June 16, 2015

Pearce kicked off GOP whip team

Congressman Steve Pearce speaking at the Western Republican Leadership Conference in Las Vegas, Nevada in 2011. Photo Credit: Gage Skidmore cc

Rep. Steve Pearce was kicked off the whip team of the Republican caucus following votes on rules for a trade proposal last week.

Congressman Steve Pearce speaking at the Western Republican Leadership Conference in Las Vegas, Nevada in 2011. Photo Credit: Gage Skidmore cc

Congressman Steve Pearce speaking at the Western Republican Leadership Conference in Las Vegas, Nevada in 2011.
Photo Credit: Gage Skidmore cc

Pearce, the lone Republican member of New Mexico’s delegation, voted against rules that House leadership pushed and he so he was punished by House Majority Whip Steve Scalise, R-La.

The National Journal reported on Pearce’s removal form the team:

Reps. Cynthia Lummis, Steve Pearce and Trent Franks have been removed from the whip team after they sided with GOP rebels to vote against a rule governing debate on a trade bill, according to sources close to the team.

Lummis, a deputy whip and a member of the conservative House Freedom Caucus, was perhaps the whip team’s highest-ranking bridge to the conference’s most intransigent members. Pearce and Franks are also very close to House conservatives.

The rule that Pearce voted against was one that brought up a trade package, which Pearce opposed, up for a vote on the House floor.

The Hill had more details on why Pearce and the other two were removed from the whip team:

Scalise’s decision was based on longstanding whip team rules that stated members must “vote as a team on procedural matters” but are free to vote against leadership on underlying legislation, the source said.

New Mexico Political Report reached out to a spokesman for Pearce for a reaction on Tuesday morning but received no response.

Update: Pearce’s office did not respond to New Mexico Political Report, but Pearce did speak to the National Journal.

Pearce, for his part, said: “Not much has changed in the House. I came here to represent the people of the 2nd Congressional District of New Mexico. That means considering each vote on its merits and striving to do the right thing for them. Sometimes that demands casting hard votes, as I did last week. I always strive to vote on principle and that won’t change.”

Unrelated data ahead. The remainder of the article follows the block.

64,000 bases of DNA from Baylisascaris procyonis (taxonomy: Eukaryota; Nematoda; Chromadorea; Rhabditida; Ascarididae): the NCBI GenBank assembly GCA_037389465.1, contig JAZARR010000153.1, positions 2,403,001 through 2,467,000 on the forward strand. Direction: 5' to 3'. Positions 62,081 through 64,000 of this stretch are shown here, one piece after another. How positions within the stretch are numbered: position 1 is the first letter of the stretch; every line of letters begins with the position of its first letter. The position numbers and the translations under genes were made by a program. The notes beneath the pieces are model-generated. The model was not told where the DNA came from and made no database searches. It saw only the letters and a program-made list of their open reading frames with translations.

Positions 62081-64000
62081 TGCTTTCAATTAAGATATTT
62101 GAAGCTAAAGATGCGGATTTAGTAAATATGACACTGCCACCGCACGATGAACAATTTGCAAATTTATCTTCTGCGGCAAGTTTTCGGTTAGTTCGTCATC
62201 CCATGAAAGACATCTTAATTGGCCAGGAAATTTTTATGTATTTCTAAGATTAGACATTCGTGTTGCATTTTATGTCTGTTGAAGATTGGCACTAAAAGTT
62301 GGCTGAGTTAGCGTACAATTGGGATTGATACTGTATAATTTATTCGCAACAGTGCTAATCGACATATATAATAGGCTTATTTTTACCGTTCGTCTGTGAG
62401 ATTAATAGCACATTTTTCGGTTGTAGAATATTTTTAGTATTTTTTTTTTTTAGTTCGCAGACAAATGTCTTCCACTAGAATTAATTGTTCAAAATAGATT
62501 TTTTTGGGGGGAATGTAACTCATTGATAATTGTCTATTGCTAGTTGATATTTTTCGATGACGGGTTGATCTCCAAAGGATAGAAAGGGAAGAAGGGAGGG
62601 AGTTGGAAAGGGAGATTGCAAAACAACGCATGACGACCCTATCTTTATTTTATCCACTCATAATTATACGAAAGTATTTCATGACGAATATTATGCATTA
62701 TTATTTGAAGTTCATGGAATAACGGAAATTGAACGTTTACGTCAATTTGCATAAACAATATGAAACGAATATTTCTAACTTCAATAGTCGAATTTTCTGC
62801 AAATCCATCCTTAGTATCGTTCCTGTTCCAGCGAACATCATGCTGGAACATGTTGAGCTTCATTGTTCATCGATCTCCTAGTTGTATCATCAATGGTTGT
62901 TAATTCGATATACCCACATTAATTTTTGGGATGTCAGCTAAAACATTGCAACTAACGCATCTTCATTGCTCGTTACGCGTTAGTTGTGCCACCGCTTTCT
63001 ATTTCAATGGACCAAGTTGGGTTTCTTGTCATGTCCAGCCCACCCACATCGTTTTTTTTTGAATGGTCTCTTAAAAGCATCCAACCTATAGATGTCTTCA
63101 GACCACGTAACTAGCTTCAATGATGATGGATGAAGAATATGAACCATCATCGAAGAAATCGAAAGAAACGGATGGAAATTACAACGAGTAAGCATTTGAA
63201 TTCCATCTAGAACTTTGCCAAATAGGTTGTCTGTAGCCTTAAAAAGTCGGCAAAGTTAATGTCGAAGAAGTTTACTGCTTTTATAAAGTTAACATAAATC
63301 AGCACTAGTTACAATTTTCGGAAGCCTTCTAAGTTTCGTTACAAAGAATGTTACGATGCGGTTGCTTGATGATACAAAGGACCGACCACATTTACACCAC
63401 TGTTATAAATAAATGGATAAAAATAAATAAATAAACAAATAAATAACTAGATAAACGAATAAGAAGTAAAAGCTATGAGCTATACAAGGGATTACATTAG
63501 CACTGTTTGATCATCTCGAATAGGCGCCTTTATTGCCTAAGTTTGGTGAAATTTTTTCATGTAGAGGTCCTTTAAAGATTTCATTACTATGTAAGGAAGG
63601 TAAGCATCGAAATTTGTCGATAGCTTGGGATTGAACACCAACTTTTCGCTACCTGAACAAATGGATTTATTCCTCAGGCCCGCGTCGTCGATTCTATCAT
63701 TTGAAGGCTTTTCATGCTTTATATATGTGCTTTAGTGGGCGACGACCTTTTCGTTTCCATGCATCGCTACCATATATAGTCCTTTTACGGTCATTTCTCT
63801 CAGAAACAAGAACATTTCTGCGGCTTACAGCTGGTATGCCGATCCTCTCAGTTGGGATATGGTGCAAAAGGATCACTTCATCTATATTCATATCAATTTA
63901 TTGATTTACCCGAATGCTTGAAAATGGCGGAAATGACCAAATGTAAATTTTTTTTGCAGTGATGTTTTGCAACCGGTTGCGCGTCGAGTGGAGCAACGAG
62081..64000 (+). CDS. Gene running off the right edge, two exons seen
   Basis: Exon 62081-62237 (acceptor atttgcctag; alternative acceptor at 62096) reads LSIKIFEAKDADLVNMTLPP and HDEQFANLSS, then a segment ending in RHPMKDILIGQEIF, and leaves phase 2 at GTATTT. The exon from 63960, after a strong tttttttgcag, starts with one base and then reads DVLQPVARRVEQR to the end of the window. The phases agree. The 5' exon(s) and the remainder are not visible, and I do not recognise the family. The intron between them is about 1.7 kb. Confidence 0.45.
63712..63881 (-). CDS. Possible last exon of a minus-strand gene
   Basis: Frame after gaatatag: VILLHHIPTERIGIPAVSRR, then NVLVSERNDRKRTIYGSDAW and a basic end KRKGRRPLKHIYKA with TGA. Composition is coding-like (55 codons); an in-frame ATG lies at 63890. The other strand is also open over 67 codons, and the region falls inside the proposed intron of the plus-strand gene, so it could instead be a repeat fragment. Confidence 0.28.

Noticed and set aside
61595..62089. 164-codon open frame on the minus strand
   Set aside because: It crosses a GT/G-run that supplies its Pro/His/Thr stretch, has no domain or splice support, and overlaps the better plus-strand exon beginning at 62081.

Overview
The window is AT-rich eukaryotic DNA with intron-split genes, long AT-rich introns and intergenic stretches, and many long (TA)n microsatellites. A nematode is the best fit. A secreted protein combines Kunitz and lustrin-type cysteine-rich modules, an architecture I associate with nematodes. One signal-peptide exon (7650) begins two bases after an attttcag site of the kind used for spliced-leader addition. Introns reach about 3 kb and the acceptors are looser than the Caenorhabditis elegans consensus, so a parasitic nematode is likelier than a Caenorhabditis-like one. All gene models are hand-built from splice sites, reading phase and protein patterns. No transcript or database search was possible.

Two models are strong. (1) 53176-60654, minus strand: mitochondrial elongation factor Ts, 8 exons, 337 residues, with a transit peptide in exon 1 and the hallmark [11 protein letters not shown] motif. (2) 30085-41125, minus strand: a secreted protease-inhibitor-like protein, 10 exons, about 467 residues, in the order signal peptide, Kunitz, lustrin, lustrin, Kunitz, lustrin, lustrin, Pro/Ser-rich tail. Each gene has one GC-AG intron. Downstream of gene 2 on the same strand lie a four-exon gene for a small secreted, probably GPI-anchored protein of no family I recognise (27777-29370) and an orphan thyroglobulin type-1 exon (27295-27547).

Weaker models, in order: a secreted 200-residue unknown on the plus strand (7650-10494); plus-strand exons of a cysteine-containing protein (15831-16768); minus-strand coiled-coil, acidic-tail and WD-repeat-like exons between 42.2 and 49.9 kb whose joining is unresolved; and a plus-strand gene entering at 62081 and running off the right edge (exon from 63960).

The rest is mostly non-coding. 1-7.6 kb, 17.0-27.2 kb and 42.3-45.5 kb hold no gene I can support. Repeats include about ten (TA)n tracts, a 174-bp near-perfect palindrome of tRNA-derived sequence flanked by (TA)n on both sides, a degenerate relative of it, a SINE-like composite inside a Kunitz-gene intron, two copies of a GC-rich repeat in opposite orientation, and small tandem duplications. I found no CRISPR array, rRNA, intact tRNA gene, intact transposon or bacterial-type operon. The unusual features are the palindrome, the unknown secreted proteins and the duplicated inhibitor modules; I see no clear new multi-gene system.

This post continues as originally written below.

The dispute that led to Pearce and others’ votes against the rules, according to National Journal, came because Boehner was negotiating with House Minority Leader Nancy Pelosi, D-Calif., instead of conservatives on legislation related to trade.

Again, the National Journal:

But conservative members are still fuming that Boehner negotiated with Pelosi rather than acquiescing to demands from the Freedom Caucus, who wanted some assurances on the trade-bill process and others relating to an upcoming vote on the Export-Import Bank in exchange for their votes on Trade Promotion Authority.

The southern New Mexico congressman has had clashes with Republican leadership in the past. In 2013, Pearce did not vote for John Boehner, R-Ohio, for Speaker of the House. Instead, he voted for Eric Cantor, R-Va., who was Majority Whip before losing in a shock primary in 2014.

Pearce later called it his most popular vote ever.

In 2015, Pearce did vote for Boehner for Speaker of the House. Two members who voted against Boehner were removed from the highly influential House Rules Committee, a sign that those who bucked the leadership would face consequences.

In 2010, Slate described the role of a “whip team.”

If the vote is close, the whip moves to the second stage, in which members of the “whip team”—there are nine deputy whips in the House and 11 in the Senate—approach the fence-sitters and hear out their concerns. If a concern can be easily addressed, it gets fixed. If not, the deputy whip (or a committee chairman, or the party leader herself) can offer to help an ambivalent lawmaker on another bill in exchange for his or her vote on the bill at hand.

The third and final whip usually occurs the day before a vote, when whip team members approach their designated members—in the Senate, for example, each team member is assigned two or three senators they know well—and report the final tally.

Pearce will not have to worry about counting votes any more.


  • Matthew Reichbach

    Matthew Reichbach is the editor of the NM Political Report. The founder and editor of the NM Telegram, Matthew also a co-founded New Mexico FBIHOP with his brother and one of the original hires at the groundbreaking website the New Mexico Independent. Matthew has covered events such as the Democratic National Convention and Netroots Nation and formerly published, “The Morning Word,” a daily political news summary for NM Telegram and the Santa Fe Reporter.